The first full week as a representative-elect is a busy one. Members-to-be have a jam-packed orientation schedule as they learn how to get a Congressional office up and running, meet their colleagues, and simply navigate the tunnels in and around the Capitol. Speaker Ryan made it a point to welcome more than 50 incoming freshmen and also offer some friendly advice along the way.

Last night, House Speaker Paul Ryan (R-WI) appeared on CBS’s 60 Minutes for an interview with Scott Pelley, filmed last week in his hometown of Janesville, WI. Below are excerpts from their conversation on healing a broken Congress, fixing the tax code, and the need for politicians to propose real solutions. The full interview and transcript can be viewed here.

On healing the animosity in Congress:

I never thought I'd be Speaker.  

This was not a job I was looking for or seeking; it kind of sought me. I saw it as a duty and an obligation, but now I realize that it is also an honor.  

Let's be frank: The House is broken. So we're going to have to make some changes to make the people's business more open and inclusive.

That is why we feel that we have an obligation to the hard working citizens of this country to show them how we would do things differently to tackle our country’s problems before they tackle us and to get things fixed, to advance our principles, to show how we can make things better for people who are struggling in America.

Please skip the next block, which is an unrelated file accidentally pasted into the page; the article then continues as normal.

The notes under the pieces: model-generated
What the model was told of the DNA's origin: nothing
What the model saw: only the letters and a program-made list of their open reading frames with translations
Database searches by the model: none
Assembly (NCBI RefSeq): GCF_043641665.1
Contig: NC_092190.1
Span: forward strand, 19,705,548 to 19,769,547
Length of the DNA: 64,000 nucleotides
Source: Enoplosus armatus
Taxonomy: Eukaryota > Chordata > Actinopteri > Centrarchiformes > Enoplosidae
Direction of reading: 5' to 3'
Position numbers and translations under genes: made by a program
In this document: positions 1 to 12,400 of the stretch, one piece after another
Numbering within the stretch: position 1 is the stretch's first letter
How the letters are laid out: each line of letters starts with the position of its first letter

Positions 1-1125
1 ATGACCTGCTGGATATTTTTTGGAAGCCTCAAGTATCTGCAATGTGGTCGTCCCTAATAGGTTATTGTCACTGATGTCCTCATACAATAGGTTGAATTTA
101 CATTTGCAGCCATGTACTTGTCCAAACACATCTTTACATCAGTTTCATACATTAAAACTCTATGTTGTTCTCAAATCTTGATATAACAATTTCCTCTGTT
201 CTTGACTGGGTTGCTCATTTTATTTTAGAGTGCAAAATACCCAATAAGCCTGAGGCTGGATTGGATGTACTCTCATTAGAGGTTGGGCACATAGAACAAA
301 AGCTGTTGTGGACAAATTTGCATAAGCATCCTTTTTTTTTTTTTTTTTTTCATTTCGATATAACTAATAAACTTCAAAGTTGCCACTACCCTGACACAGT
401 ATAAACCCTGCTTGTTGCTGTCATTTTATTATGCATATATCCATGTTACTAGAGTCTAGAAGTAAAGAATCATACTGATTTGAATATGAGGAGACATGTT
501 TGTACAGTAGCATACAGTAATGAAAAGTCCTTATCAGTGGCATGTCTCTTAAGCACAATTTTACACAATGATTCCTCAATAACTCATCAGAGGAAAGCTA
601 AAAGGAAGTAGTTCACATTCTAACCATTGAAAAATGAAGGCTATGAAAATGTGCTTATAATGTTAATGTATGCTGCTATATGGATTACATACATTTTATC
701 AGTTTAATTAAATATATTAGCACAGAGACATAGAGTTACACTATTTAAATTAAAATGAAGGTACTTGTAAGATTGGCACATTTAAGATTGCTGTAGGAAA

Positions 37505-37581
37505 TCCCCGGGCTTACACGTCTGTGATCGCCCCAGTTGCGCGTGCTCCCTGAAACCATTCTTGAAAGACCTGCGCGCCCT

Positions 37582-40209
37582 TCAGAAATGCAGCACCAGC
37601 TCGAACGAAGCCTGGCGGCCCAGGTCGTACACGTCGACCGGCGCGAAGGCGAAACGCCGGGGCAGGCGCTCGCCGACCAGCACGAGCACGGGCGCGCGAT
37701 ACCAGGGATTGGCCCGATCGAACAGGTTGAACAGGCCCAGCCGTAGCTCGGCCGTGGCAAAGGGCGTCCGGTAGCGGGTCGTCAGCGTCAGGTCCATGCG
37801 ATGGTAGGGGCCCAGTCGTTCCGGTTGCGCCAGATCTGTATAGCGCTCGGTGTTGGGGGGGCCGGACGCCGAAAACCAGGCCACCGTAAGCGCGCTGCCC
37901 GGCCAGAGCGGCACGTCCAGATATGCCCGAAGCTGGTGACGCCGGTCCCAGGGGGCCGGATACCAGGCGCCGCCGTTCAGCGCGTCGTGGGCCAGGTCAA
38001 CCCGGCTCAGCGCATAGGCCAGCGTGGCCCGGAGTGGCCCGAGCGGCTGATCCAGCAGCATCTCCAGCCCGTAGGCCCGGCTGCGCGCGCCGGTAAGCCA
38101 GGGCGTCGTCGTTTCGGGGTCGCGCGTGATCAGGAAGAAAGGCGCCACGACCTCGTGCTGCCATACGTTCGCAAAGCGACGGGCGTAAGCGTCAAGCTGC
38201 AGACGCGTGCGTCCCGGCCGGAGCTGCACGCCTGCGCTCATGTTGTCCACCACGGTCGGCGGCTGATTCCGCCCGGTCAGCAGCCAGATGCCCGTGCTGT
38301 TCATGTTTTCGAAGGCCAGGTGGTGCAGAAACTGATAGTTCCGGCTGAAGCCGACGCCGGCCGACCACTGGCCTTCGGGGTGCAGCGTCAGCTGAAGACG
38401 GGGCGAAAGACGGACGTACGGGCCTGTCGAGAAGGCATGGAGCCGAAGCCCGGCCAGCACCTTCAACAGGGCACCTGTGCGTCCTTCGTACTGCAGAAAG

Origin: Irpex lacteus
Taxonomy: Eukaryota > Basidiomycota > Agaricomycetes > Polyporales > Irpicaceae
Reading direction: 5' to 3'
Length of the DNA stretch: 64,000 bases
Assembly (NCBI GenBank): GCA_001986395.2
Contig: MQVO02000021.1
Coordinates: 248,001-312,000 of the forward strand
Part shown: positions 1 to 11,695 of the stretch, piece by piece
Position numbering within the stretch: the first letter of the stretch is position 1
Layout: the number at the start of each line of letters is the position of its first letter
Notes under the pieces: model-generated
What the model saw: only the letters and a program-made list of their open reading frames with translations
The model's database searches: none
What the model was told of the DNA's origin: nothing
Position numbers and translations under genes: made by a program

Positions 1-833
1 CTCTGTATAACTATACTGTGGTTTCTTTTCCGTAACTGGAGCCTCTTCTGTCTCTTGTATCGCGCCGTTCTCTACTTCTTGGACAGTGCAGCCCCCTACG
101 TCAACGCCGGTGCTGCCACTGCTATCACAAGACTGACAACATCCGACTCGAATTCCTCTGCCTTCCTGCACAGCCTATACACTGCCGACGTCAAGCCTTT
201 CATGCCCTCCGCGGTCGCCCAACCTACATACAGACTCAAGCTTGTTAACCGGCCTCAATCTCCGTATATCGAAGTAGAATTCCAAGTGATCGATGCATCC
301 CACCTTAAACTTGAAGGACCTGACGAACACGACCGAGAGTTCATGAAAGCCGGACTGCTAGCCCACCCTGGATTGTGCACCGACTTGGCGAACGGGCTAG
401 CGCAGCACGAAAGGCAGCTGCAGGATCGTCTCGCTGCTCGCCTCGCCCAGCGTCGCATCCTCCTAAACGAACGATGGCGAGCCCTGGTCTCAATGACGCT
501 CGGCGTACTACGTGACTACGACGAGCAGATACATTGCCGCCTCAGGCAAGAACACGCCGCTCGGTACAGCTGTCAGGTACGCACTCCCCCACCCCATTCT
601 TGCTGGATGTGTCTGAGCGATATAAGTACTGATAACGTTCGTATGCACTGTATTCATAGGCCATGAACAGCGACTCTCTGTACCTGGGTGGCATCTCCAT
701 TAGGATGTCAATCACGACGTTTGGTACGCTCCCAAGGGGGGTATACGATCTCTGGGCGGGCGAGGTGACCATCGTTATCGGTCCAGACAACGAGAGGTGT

We have not given the people of this nation a sufficient choice about how we should take the country going into the future. We’ve been an opposition party, but we have to become a proposition party.

As you can imagine, getting 435 Members of Congress to sit still and be quiet can be challenging, but once every two years, it actually does happen.

Sometimes, bill signing ceremonies can take place in front of lots of cameras with many members of Congress gathered around, but more often than not, these legislative victories are celebrated in a quieter fashion, with Speaker Boehner congratulating the sponsor of the legislation one-on-one.

Flashback to January of 2011. John Boehner is newly elected as Speaker of the Republican-led House of Representatives, and the first week on the job, the House slashes $35 million from its own budget...with the promise of much more to come. Now fast forward to present day, and those taxpayer savings have grown to more than $782 million. All told, that's a 14% reduction in the cost of Congress.